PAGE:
U.S. officials defend new airport screening procedures

ARLINGTON, Virginia Mon Nov 15, 2010 2:41pm EST

An employee of the U.S. Transportation Security Administration uses a special LED light to check the authenticity of a passenger's driver's license as he matches names on boarding passes at Washington Reagan National Airport January 4, 2010. REUTERS/Jason Reed

An employee of the U.S. Transportation Security Administration uses a special LED light to check the authenticity of a passenger's driver's license as he matches names on boarding passes at Washington Reagan National Airport January 4, 2010.

Credit: Reuters/Jason Reed

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ARLINGTON, Virginia (Reuters) - Homeland security officials on Monday defended heightened airport security screening measures but said they would consider adjustments to new rigorous patdowns after complaints from travelers.

With the busy holiday travel season about to begin, U.S. Homeland Security Secretary Janet Napolitano made it clear that new full-body scan checks would become the routine as hundreds of the machines are installed at U.S. airports and that the alternative would be physical patdowns.

"If there are adjustments we need to make to these procedures as we move forward, we have an open ear; we will listen," she told reporters during a news conference at Ronald Reagan Washington National Airport.

"This is all being done as a process to make sure the traveling public is safe," she said, adding that the scans did not pose health risks and that privacy safeguards have been adopted to prevent the images from being saved or transmitted.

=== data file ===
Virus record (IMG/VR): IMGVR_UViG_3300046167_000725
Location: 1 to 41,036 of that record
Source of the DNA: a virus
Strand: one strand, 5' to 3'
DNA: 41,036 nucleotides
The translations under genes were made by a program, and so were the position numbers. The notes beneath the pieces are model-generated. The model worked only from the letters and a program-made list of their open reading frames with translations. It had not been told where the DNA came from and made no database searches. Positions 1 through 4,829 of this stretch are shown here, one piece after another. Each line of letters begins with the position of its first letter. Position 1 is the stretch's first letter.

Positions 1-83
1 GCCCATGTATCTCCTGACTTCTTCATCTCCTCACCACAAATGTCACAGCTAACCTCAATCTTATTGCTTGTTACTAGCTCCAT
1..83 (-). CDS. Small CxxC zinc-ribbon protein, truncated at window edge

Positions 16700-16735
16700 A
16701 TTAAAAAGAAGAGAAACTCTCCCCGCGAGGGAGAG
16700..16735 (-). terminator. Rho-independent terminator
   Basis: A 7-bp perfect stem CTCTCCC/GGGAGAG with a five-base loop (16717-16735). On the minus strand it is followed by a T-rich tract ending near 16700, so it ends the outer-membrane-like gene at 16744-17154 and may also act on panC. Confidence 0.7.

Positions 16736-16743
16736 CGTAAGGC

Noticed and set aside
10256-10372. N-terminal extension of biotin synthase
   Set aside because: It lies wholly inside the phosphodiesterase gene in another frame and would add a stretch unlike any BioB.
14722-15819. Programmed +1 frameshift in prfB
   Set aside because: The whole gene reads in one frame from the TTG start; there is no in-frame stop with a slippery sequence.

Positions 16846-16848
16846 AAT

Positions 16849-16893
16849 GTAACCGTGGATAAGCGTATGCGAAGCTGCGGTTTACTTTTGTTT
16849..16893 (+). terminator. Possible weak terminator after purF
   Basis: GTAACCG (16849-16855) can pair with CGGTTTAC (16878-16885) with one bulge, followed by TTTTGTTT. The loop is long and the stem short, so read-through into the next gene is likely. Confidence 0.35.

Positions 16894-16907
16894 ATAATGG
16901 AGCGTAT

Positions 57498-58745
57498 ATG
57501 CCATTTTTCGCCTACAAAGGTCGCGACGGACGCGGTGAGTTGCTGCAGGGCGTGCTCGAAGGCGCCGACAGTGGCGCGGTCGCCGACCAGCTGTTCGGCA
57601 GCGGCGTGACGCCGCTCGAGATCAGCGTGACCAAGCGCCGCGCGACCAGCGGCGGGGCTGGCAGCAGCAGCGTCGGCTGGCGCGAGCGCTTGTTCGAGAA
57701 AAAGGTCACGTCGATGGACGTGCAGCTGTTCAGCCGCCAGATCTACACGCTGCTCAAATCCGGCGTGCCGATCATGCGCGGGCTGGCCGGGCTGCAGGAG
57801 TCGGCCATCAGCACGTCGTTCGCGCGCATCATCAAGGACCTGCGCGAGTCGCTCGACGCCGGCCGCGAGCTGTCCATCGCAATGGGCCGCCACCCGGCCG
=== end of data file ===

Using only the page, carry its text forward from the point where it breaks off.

There are almost 400 body scan machines in some 68 U.S. airports. Some airports still only use metal detectors. Those who opt out of a body scan would be subject to a patdown, which the Transportation Security Administration has made more rigorous in recent weeks and has provoked the backlash.

The DHS and its TSA have been scrambling to address a public backlash against the new security measures, including a call to boycott body scans on one of the busiest travel days, the day before Thanksgiving.

"I really regret that," Napolitano said of the proposed boycott. "Our evaluation of the intelligence and risk indicated that we needed to move more quickly into the non-metal environment, to get liquids and powders and gels off of aircraft."

TSA rushed deployment of body scanners after a foiled plot by a Nigerian man who tried to detonate explosives hidden in his underwear aboard a U.S. flight from Amsterdam to Detroit. Last month authorities discovered explosives hidden in two packages aboard cargo flights to the United States.

The Yemen-based militant group al Qaeda in the Arabian Peninsula has claimed responsibility for the plots. Lawmakers are set to grill TSA Administrator John Pistole on Tuesday and Wednesday about possible gaps in aviation security.

To stem the concerns, Napolitano and Pistole met last week with travel industry executives who have expressed worries that Americans will cancel their trips and thus hurt the fragile economy which is still trying to recover from a recession.

Already the TSA has given a little ground after the flood of complaints, announcing that it has eliminated patdowns for children under 12 and will develop alternative procedures for pilots who are already subject to extensive security checks.

"We've heard the concerns that have been expressed and agree that children under 12 should not receive that pat-down," Pistole said on NBC's "Today Show". TSA had been reviewing the issue and Reuters last week reported about a father upset after his 8-year-old son was subjected to a patdown.

TSA also is experimenting with some alternative checks for the pilots after their unions raised concerns about health risks of the scanners and objected to rigorous patdowns. DHS has said the scans involve less radiation than people receive otherwise on a daily basis.

Pilots' unions have said they already have gone through security background checks and have access to the cockpit, making further screening duplicative. Napolitano said she expected more details to resolve that issue soon.

(Editing by Deborah Charles and Cynthia Osterman)

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